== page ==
“We thought it might become a problem if students just put these references in their bibliography, and then their supervisor reads them and thinks: ‘This reference is quite plausible. The researcher exists and has written about this.’ So I’m very surprised that the students actually look for these references.”

Expert: ChatGPT has been trained to give you an answer and keep the conversation going

The incorrect sources references are the result of the nature of the chatbot’s ‘knowledge’ combined with the fundamental principle that it’s designed to answer your questions, according to Peter Dalsgaard, professor of interaction design at the School of Communication and Culture. ChatGPT has been trained to guess what words come next in a sequence. It does this based on the patterns in the millions of texts it’s been fed. The more text their exists on a particular subject, the more likely it is that ChatGPT will give you a correct answer, Dalsgaard explained:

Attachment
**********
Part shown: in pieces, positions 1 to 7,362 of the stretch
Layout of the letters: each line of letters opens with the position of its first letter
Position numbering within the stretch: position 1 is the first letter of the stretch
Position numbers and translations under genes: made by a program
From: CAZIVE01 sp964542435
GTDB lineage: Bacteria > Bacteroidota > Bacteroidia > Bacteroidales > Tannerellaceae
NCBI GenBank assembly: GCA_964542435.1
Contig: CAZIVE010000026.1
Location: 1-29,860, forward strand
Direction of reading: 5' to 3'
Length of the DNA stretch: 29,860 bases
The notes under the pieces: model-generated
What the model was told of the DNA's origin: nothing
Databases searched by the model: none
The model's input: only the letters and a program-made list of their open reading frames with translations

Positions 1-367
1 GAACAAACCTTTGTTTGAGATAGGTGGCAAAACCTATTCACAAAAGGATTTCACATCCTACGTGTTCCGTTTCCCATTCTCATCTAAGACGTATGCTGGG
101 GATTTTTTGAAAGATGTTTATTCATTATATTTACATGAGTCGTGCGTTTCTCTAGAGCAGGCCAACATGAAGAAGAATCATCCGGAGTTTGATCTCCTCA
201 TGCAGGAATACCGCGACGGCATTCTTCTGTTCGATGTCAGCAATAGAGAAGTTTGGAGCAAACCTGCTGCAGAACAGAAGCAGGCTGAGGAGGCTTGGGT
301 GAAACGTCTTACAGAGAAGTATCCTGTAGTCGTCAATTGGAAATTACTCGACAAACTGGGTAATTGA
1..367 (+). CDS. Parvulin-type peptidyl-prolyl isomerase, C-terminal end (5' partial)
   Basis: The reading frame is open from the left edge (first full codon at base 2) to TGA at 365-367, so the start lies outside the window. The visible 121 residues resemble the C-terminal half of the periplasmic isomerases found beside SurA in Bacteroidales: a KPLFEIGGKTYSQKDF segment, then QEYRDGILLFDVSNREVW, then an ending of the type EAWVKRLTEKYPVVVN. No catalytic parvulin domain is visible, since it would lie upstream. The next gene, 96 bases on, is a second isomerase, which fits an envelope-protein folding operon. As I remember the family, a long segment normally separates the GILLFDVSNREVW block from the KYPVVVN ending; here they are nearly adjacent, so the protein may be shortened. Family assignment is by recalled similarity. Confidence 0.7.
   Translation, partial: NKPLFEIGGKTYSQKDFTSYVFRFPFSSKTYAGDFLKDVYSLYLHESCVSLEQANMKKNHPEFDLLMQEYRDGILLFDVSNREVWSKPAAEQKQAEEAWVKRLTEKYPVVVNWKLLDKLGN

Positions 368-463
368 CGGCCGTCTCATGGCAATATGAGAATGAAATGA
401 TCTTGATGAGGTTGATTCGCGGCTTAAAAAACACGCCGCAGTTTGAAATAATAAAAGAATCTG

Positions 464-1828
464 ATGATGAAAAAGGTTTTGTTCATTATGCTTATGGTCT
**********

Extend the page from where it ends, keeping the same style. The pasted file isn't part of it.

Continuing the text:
“The reason it makes things up, for example references and citations, is that it’s trained to give you an answer and keep the conversation going. So while it may not be able to find an exact reference, it will find some authors who have written something within the field. And maybe it’s also been trained with the titles of the things these authors have written, and it knows that they sometimes co-author. So it makes something up, and that’s what can make it particularly problematic. It will give you a qualified guess about an article the author could have written – but which they have not actually written.”

“It’s not plucked out of thin air, but it’s just what it calculates is the most likely thing that will appear in the next series of words.”